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NEW YORK – Members of a group of outside experts required by law to meet twice a year with the Consumer Financial Protection Bureau said Wednesday that the group has been dissolved by CFPB head Mick Mulvaney.

Bureau officials told the 25 members of the Consumer Advisory Board on Wednesday morning that they will be replaced and the board will be reconstituted, according to two of board members who were on a morning conference call. An email on behalf of Mulvaney was also sent to board members telling them that their services were no longer required.

“Everyone on the board has been fired,” said Judith Fox, a professor at Notre Dame Law School who sat on the board for three years.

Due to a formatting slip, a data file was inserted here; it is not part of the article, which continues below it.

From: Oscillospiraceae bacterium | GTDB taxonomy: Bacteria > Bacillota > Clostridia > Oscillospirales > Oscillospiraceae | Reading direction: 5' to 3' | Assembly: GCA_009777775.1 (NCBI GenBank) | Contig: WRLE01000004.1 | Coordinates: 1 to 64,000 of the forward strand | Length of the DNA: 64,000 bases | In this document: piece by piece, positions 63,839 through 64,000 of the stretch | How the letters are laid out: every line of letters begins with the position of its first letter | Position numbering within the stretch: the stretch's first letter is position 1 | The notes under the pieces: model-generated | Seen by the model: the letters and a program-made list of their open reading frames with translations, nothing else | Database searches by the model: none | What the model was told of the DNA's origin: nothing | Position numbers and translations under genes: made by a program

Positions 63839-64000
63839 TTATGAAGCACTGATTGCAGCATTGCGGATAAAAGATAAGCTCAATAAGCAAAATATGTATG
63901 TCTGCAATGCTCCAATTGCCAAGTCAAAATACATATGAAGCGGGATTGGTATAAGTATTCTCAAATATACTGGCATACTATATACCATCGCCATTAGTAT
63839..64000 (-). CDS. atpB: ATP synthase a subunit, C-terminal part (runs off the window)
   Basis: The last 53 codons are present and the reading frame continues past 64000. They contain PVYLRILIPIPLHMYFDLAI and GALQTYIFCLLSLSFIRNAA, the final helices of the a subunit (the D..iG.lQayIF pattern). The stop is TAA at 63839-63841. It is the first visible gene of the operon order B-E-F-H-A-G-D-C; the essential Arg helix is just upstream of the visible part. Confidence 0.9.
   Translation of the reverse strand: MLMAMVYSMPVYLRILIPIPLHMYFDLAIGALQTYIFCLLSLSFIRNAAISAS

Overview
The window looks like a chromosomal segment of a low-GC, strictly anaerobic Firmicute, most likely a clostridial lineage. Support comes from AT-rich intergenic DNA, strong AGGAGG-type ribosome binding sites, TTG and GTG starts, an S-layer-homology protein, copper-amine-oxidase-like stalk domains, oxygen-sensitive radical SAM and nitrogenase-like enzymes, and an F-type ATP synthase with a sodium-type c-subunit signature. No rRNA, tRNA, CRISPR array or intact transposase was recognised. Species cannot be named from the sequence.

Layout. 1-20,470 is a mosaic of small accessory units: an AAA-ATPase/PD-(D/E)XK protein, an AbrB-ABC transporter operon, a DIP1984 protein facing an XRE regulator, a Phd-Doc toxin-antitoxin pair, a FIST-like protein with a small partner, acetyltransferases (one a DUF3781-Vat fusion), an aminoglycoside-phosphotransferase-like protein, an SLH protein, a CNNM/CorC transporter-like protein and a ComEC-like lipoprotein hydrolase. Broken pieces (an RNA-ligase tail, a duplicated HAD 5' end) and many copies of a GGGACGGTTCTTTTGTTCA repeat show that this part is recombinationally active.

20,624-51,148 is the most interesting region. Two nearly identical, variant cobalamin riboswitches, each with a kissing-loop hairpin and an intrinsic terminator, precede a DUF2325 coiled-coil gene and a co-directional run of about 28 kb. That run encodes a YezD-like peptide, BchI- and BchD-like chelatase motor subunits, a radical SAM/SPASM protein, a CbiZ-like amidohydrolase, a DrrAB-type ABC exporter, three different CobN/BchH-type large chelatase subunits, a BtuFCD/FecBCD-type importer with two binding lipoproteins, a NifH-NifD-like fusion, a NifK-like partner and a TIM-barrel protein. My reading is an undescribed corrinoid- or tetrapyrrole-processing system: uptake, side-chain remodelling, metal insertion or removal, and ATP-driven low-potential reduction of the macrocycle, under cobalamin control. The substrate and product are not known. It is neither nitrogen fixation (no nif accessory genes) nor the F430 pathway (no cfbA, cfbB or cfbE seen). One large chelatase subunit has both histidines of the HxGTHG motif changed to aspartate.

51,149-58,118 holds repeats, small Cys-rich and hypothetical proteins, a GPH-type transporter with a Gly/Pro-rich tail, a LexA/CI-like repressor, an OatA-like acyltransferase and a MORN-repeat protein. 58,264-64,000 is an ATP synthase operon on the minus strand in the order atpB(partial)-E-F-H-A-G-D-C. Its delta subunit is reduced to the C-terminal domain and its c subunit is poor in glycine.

The advisory board, under the Obama administration, acted as a group of experts CFPB officials could talk with about coming trends or proposed regulation. It is basically the only group of outside experts that the CFPB director is required to interact with by law.

The board will be reconstituted in the fall, Fox said. None of the current members of the board will be eligible to apply. Members of two other boards that also provide outside expertise would also be replaced.

There had been murmurings about the fate of the consumer advisory board for weeks. Under the law that created the CFPB, the board is required to meet twice a year. But the meetings have repeatedly been canceled under Mulvaney. Under Obama appointee Richard Cordray, the board would meet two to three times a year for at least a couple of days. The most Mulvaney ever committed to, according to board members, was a 20-minute phone call.

A two-day meeting originally scheduled for Wednesday and Thursday of this week was canceled.

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